If you feel you and your dog have a special connection, it’s likely to be a scientific fact. Research reveals that a hormone called oxytocin plays a significant role with your biochemistry. Oxytocin, a powerful hormone, goes by a number of nicknames, including the “hug hormone,” the “cuddle hormone,” and the “love chemical.” When we hug or kiss, oxytocin levels increase. It also acts as a neurotransmitter in the brain, plays a huge role in pair bonding and is a natural painkiller that can lower stress levels and blood pressure.
Dr. Karen Becker, a proactive and integrative wellness veterinarian states, “Isn’t it incredible that for many of us, our relationship with our dog is so profound it affects our biochemistry? And it does the same for our dogs. This is just the tip of the iceberg. Understanding the mechanisms of the relationship between humans and dogs, and their implications for both species, will keep researchers occupied well into the future. In the meantime, if you need a little boost, or if your dog seems to—try engaging him in a long, loving gaze. If he’s the shy type, give him your undivided, loving attention for a half hour. You’ll both feel healthier and happier for it!”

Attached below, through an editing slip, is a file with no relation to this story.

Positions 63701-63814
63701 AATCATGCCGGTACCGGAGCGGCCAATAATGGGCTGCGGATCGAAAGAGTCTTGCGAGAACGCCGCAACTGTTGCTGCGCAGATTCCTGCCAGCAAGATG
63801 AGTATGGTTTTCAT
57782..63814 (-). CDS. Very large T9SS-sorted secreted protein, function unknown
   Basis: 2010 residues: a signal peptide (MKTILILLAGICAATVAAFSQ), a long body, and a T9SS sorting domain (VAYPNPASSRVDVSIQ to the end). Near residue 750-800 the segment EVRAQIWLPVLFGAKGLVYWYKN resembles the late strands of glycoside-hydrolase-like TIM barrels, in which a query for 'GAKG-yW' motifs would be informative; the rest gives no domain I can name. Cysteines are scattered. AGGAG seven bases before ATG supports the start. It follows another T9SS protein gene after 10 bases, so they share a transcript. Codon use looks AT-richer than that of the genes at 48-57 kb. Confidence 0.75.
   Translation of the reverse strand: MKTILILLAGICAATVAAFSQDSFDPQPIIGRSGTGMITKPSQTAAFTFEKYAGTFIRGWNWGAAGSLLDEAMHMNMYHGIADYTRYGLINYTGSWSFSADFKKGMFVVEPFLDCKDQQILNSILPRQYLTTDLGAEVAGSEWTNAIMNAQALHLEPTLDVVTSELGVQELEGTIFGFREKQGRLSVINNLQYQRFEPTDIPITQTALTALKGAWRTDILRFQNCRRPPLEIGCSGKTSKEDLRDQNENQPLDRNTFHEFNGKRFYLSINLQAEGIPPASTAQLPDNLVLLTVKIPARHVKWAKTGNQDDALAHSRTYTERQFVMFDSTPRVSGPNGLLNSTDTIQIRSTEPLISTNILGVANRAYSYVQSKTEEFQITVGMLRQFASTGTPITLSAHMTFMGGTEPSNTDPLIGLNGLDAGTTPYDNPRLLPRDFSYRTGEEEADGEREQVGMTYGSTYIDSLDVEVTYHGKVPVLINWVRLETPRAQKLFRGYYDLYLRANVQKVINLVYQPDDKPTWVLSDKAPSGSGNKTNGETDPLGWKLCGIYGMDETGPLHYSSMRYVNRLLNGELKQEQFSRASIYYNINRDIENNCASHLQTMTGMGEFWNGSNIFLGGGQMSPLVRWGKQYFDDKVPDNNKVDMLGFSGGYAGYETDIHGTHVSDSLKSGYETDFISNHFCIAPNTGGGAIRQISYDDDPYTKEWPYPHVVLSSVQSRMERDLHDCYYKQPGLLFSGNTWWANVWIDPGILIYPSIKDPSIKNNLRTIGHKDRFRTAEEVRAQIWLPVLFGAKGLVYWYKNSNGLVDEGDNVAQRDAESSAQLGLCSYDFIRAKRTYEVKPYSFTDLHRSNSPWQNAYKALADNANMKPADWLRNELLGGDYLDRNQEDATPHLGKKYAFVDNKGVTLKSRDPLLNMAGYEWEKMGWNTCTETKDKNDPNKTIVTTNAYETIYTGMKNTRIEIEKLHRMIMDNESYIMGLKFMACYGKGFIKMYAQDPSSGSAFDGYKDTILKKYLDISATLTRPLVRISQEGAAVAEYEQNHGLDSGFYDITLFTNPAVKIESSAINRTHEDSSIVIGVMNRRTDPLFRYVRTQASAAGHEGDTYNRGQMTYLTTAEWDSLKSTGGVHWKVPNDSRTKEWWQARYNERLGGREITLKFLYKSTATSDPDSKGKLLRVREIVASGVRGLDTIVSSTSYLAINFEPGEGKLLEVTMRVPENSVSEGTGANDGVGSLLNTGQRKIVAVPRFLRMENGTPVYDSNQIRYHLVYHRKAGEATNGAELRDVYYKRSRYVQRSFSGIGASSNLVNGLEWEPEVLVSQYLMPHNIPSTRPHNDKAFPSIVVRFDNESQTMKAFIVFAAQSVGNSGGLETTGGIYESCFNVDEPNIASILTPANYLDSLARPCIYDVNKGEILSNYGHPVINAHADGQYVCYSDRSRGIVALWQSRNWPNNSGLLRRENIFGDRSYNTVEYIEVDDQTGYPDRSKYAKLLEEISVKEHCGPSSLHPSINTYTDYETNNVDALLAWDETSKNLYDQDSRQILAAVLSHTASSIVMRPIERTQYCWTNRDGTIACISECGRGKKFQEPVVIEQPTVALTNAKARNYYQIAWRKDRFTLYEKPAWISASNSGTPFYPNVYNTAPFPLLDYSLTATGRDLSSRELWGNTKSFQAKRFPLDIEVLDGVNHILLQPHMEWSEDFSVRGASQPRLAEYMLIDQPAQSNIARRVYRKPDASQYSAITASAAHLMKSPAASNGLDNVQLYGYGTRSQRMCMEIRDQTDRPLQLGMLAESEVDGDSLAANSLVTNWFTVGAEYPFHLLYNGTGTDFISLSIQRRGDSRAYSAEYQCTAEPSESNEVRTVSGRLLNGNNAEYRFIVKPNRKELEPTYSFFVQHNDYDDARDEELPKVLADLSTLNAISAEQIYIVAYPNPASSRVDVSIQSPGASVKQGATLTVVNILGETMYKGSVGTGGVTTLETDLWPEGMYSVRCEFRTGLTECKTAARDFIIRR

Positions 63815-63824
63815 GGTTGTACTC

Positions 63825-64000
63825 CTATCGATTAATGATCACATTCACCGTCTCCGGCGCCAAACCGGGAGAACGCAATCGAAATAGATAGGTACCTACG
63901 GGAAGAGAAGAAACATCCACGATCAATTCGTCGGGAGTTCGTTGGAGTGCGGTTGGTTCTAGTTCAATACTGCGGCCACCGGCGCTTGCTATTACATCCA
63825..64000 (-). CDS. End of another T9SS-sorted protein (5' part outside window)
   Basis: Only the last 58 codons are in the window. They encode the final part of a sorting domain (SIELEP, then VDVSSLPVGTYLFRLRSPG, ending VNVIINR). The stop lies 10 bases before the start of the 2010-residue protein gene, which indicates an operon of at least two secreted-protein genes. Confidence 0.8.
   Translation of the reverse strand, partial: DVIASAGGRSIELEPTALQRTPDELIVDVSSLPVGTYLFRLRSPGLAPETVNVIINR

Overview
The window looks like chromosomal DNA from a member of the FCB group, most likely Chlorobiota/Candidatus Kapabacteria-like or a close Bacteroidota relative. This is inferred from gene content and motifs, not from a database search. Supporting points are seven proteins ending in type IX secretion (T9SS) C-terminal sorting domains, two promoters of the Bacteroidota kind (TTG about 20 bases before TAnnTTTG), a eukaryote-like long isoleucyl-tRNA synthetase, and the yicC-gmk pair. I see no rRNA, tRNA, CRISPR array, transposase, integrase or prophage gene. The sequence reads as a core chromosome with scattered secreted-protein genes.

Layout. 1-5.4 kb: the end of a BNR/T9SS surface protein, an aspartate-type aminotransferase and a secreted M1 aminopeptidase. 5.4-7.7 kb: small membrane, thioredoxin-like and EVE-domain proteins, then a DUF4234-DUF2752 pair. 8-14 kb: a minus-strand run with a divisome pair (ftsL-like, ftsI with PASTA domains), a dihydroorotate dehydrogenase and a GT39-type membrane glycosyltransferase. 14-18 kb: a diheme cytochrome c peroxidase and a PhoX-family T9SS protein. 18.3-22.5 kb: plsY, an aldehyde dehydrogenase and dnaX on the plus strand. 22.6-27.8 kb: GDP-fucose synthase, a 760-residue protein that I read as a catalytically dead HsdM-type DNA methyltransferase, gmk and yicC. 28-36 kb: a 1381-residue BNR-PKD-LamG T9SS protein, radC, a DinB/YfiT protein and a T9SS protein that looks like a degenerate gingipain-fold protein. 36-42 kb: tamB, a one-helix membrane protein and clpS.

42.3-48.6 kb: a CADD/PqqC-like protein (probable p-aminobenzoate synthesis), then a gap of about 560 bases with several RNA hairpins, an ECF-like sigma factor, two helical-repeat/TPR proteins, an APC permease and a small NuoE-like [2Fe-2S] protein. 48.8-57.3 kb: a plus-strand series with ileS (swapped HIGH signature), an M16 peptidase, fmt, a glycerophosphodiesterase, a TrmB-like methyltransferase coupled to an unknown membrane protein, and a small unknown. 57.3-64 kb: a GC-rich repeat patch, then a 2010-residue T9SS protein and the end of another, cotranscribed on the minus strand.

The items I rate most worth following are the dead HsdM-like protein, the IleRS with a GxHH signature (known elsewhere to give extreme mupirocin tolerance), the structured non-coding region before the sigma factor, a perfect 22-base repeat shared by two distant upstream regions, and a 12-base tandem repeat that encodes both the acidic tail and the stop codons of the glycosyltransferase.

Get Your Pet In The Next Issue Of Going Organic
We’re crazy about our pets. They give us emotional support, help keep us active, offer companionship and give us lots of love. If you’d like to share how your pet keeps you healthy or how you keep your pet healthy, Going Organic wants to hear from you! Send the following information to MyPet@GoingOrganicMagazine.com: Your contact info: (name, phone, email address), your pet’s name, age, breed, and a photo of your pet, and share your story of pet health and happiness.
Meet Chico. His owner says, “He likes to be out and about, keeps me active and is fun company. He has the cutest idiosyncrasies like refusing his supper unless it’s placed on the coffee table where he can stand on his hind legs to eat.”
—Ruth Dupree – Palm Springs